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BARBADOS - Let 2006 be Year of the Entrepreneur :

Web Posted - Mon Jan 09 2006 Compliments of the Barbados Advocate

Delight thyself also in the LORD; and he shall give thee the desires of thine heart. - Psalm 37:4

As we embark on another year, what shall be our focus regarding sustainable economic development? Let us designate 2006 as the Year of the Entrepreneur and let us seek divine guidance so that our desires might be fulfilled.
Many will desire stable, gainful employment and by this they will mean a job with an employer and a salary. The alternative is an opportunity with a fee, where you are your own employer.
You have control if you are given the guidance and are willing to work towards specific objectives. Set yourself up as a business, preferably through a home office to increase convenience and reduce overheads. Avail yourself of the latest in technology to offer your services to a client(s). If this is readily adopted, we would be creating an entrepreneurial environment which is conducive to higher levels of productivity, but which has responsibilities in terms of management of change from the traditional to the innovative.
With the formal advent of the Caribbean Single Market and Economy (CSME) on January 1 2006, this entrepreneurial thrust must be an essential weapon in the armoury of the governance of a country if we are to minimise the inevitable dislocation that will arise from the freedom of movement of people from country to country.
At this point I think that we should note that there is at least one area of expertise, that is, in the Information and Communications Technology sector, where it is virtually impossible to find individuals with the required training and experience to take advantage of opportunities which have been created by the ICT revolution.
The freedom of movement of people in the Caribbean is not going to solve this, since, even if one country is more attractive to individuals skilled in these areas, that will immediately create a problem in the country from which the individuals have moved. There are two ways to solve this. One is to be proactive and train your own people at a rate which is commensurate with the level of demand. The other is to import resources from extra-regional sources until the natural supply develops within the region.
I recall that, with the advent of PRT (an offshore software development company) about ten years ago, a number of Masters degree resources had to be imported from India . At that time it was proposed that the Barbados Information Technology Institute should be established to augment the supply of specialist resources, but this has been to no avail.
PRT and others have come and gone and Barbados is no further ahead as a destination of choice for significant direct foreign investment or local investment in the emerging ICT sector.
The Trade Union fraternity should be very concerned about these issues and should be doing something proactively to urge the social partners to become visionary and act with responsibility in addressing this problem.
I have also said, time and time again, that trade unions should, in the new millennium, be focused on increasing the productivity of their members for fair compensation to ensure that our workplace can be as competitive as possible in the global environment.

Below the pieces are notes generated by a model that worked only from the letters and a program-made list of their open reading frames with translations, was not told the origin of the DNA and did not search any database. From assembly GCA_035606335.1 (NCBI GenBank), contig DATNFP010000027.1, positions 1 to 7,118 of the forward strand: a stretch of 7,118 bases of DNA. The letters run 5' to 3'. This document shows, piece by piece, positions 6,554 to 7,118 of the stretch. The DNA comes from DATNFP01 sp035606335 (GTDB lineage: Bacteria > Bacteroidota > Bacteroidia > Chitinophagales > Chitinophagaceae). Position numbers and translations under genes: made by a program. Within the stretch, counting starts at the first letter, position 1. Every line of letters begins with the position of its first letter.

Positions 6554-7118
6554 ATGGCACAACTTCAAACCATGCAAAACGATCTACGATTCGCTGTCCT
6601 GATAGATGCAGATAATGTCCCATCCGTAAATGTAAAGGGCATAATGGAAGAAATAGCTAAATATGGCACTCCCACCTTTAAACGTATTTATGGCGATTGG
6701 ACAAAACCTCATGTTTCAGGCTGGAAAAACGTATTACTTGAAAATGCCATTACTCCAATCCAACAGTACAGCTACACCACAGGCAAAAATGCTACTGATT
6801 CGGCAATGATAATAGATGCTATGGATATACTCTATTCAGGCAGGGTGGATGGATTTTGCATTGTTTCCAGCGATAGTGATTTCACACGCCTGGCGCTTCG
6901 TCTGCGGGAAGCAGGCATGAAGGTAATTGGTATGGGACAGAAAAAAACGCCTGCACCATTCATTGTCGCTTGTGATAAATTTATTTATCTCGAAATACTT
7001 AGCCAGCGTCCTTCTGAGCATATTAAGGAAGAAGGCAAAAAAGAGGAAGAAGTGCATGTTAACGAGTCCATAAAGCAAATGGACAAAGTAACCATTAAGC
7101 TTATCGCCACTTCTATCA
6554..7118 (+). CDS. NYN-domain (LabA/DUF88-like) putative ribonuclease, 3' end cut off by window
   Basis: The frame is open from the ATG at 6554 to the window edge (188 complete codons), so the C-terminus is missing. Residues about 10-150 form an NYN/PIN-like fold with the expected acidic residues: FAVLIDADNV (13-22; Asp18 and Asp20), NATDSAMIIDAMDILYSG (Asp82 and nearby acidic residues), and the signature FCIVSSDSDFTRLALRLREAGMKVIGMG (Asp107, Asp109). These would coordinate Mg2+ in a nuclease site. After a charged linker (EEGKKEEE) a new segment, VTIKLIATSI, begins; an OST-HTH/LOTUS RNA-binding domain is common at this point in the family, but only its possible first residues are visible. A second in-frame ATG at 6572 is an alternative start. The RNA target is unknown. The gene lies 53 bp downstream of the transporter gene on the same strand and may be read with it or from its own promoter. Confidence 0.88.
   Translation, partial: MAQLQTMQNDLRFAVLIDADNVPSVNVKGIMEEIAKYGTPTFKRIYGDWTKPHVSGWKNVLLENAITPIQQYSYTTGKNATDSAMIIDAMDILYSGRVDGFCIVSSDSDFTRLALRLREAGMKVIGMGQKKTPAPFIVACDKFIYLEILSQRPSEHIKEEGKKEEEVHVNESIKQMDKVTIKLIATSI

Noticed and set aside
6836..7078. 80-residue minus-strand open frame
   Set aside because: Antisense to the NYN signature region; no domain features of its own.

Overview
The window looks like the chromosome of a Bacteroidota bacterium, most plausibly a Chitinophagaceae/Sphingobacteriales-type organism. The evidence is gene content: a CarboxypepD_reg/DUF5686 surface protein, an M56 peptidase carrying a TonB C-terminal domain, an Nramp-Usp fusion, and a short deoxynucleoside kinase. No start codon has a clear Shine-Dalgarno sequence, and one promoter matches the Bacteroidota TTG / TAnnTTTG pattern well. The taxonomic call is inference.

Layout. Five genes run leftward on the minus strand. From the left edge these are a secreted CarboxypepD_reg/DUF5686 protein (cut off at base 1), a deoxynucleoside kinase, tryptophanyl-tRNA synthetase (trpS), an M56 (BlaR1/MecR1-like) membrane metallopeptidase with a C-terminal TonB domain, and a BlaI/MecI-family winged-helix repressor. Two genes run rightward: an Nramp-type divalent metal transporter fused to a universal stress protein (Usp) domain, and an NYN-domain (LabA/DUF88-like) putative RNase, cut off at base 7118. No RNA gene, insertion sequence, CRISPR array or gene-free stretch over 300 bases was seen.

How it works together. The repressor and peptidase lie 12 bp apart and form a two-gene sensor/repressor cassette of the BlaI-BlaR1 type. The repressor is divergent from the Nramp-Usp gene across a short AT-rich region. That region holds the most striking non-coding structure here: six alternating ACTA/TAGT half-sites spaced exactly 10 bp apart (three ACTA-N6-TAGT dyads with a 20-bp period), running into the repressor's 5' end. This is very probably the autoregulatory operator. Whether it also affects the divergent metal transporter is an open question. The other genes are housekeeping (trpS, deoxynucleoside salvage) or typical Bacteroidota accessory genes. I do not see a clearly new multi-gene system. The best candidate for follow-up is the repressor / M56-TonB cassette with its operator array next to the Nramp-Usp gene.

There seems to be a temptation by trade unions to pursue the admirable objective of enhancing the lot of their members in terms of increased wages. However, even if they are successful at doing this, in industries where productivity is low or which simply cannot afford the increase at a given time, it will not be to the immediate good of the company nor the ultimate national good. This will merely result in a shifting of the burden across the tax net, without necessarily enhancing competitiveness and stimulating economic growth. If we do not aim for sustainable economic growth, our children and grandchildren will be dead in the water .
What, therefore, can we do?
CBET has developed a model to stimulate entrepreneurial activity supported by management and money. Sunrise industries are beginning to emerge with the potential to grow into large enterprises, through product diversification and niche market expansion.
But, alas, this model too will not be successful unless the social partners shoulder their responsibility. My experience is that, as we develop this new CBET thrust, more and more resource persons are responding to the virtual employment environment option.
I have also been pleasantly surprised and gratified to observe that both the public and private sector are beginning to accept the responsibility of contributing technical assistance and seed funding, in partnership with the entrepreneur and CBET, in the early stages of enterprise development.
As CBET provides its facilitation services at the Opportunity Assessment, Business Plan Development, and Start-Up Business Activity stages, more and more support from the social partners will be required to mitigate the risk and defray the initial costs associated with this early stage of business development, if a respectable rate of growth in the economy is to be sustained.
Also, the more businesses we have, the more virtual management resources are going to be required to shepherd these businesses to success and, in this context, CBET formally invites interested persons to seek further information in this regard ( ).

(Dr. Basil Springer GCM is Change-Engine Consultant, Caribbean Business Enterprise Trust Inc. Ç


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